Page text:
Few things get fans as excited as a player with a soaring vertical leap. While there have been many high-flyers in NBA history, some rose above even the most legendary leapers to secure their place in basketball mythology. FadeawayWorld.net recently compiled a list of the highest verticals in NBA history, and these were the results.
5. Jason Richardson, 46 inches
Jason Richardson was the face of the high-flyers in the era after Vince Carter put on his legendary dunk clinic in 2000. While Carter is known for his legendary dunking, Richardson has three inches on the NBA’s iron man. His performances in the dunk contest still hold up to this day.
Richardson was an integral part of the “We Believe” Warriors who swept the league nearly a decade before the current Golden State Warriors. Richardson’s later career was marred with injuries that cost him the athleticism he had as a younger player.
4. Zach LaVine, 46 inches
Zach LaVine has given NBA fans some of the best dunking performances of the modern era. During a time when many people relied on props to elevate their dunks, LaVine brought the dunk contest back to the basics. This does not mean he steered clear of the gimmicks, but he let his dunks speak for themselves.
His contest against Aaron Gordon was one of the greatest in NBA history. LaVine, now with the Chicago Bulls, continues to throw the ball down with ease, but he’s expanded his game in a way that’s less dependent on his athleticism and made himself a complete basketball player.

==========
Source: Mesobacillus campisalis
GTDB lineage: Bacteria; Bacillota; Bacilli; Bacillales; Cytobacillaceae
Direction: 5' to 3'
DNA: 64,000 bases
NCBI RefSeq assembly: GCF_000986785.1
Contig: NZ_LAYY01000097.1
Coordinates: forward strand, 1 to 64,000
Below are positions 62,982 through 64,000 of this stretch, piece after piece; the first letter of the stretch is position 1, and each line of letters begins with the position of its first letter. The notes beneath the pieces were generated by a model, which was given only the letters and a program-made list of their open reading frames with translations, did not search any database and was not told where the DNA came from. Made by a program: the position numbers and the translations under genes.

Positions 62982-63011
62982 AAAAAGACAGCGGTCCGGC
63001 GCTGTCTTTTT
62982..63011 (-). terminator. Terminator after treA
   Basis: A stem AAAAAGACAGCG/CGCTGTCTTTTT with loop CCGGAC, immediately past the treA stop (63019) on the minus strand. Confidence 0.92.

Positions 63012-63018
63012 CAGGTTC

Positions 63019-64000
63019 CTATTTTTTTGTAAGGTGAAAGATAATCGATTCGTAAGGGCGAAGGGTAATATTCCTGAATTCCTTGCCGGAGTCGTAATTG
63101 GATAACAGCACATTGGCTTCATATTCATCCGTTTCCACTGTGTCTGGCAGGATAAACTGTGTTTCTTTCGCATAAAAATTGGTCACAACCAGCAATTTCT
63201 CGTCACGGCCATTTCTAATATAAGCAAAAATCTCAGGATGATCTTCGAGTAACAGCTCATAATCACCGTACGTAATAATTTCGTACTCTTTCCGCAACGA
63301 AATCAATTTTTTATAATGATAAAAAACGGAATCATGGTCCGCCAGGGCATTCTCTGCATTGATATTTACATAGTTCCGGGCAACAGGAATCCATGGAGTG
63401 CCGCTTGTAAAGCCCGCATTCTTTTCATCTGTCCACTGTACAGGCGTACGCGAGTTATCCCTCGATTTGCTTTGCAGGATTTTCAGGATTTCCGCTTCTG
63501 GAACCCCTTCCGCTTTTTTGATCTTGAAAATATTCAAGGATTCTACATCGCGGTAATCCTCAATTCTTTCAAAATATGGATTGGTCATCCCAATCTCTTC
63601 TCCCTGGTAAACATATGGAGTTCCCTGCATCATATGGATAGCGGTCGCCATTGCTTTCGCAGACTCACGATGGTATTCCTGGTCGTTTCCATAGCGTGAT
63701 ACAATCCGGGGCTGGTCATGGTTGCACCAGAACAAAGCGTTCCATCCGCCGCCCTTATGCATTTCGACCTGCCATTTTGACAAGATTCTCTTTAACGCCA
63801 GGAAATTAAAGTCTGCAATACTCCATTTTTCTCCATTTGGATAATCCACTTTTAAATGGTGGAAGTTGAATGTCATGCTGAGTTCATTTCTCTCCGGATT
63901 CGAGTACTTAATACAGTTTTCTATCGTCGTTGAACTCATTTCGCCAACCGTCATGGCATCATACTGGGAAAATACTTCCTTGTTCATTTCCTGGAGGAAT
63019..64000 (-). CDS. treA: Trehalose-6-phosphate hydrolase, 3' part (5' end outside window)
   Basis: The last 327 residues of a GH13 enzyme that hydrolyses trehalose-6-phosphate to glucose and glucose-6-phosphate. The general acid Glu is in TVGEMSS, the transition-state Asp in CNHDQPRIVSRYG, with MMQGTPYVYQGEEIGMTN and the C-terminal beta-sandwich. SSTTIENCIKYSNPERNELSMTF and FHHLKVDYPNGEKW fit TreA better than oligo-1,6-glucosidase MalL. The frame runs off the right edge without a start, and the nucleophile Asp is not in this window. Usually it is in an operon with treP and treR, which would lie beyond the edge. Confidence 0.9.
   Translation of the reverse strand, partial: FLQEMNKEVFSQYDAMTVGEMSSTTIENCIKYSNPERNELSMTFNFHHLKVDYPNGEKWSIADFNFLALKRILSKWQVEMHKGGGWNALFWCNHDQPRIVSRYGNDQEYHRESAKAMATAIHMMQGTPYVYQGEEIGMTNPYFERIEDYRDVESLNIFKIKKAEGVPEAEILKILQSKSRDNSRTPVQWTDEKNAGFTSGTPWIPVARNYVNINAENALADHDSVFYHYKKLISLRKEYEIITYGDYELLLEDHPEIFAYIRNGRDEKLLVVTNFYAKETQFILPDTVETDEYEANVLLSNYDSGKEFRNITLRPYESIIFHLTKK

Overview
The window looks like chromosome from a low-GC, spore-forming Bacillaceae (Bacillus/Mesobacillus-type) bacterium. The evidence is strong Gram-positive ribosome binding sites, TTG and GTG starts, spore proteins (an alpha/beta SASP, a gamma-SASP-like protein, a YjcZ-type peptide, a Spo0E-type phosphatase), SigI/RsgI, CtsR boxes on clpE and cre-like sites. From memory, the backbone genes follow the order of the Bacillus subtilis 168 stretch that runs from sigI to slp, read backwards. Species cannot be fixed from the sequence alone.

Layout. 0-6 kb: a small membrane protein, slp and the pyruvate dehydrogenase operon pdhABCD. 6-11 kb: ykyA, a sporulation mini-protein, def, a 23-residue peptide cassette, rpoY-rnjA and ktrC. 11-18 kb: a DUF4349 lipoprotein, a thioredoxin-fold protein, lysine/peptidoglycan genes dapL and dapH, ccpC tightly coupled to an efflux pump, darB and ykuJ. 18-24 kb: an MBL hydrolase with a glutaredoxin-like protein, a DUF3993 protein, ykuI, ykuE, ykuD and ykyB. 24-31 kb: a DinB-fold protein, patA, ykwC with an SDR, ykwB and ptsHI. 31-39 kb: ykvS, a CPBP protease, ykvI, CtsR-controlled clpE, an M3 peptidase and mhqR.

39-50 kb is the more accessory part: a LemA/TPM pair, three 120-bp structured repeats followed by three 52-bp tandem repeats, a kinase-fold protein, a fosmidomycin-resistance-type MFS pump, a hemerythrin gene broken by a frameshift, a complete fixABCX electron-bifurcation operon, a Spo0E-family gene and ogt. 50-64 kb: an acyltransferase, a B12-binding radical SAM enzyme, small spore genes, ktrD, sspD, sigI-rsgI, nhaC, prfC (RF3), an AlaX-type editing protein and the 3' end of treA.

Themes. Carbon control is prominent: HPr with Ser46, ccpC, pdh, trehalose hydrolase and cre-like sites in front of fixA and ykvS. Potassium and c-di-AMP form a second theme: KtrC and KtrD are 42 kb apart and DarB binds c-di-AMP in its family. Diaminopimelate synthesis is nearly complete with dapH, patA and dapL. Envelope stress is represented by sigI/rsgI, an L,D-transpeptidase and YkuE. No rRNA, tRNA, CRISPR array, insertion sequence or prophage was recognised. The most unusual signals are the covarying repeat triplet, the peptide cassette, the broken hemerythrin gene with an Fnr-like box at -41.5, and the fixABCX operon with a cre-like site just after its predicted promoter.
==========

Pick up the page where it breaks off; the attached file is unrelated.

3. Michael Jordan, 46 inches
When your nickname is “Air Jordan” and your logo is the Jumpman, you better be able to prove it. Before Michael Jordan was known for his dominance in the ’90s, his high-flying dunks were his main claim to fame.
His dunk from the free-throw line in the 1988 dunk contest wasn’t the first, nor last dunk of its kind, but it’s the most iconic ever. Jordan has shown an ability to get up high well into his fifties, too, as videos of him practicing with his Charlotte Hornets occasionally comes out. Footage shows the aging superstar throwing down the ball like someone half his age.
2. Darrell Griffith, 48 inches
Darrell Griffith may not be a name that sticks out to a modern audience, but his high-flying dunks made him a Utah Jazz favorite leading up to the John Stockton and Karl Malone era. Griffith also earned himself a Hall of Fame nickname in the form of “Dr. Dunkenstein.” Griffith, a Rookie of the Year winner, showed promise before a foot injury took him down.
Fans of the dunk contest may remember Jazz star Donovan Mitchell taking off his own jersey to reveal a Griffith jersey. The two maintain a bond off the court.
1. Wilt Chamberlain, 48 inches
For a 7-foot-1 giant to have a 48-inch vertical is borderline unfair. In a time where size was not as common as it is today, Wilt “The Stilt” Chamberlain didn’t necessarily need to have these heights to dominate. The fact that he could jump four feet in the air, however, was icing on the cake.
Reflecting on a bygone era, people often claim that Chamberlain wouldn’t be a dominant center in the modern era, but his combination of height, skill, and athleticism would likely translate into any year he played. Would he have put up 50 points and 26 rebounds a game in 2019? Likely not. But Chamberlain had the tools to play in any NBA era.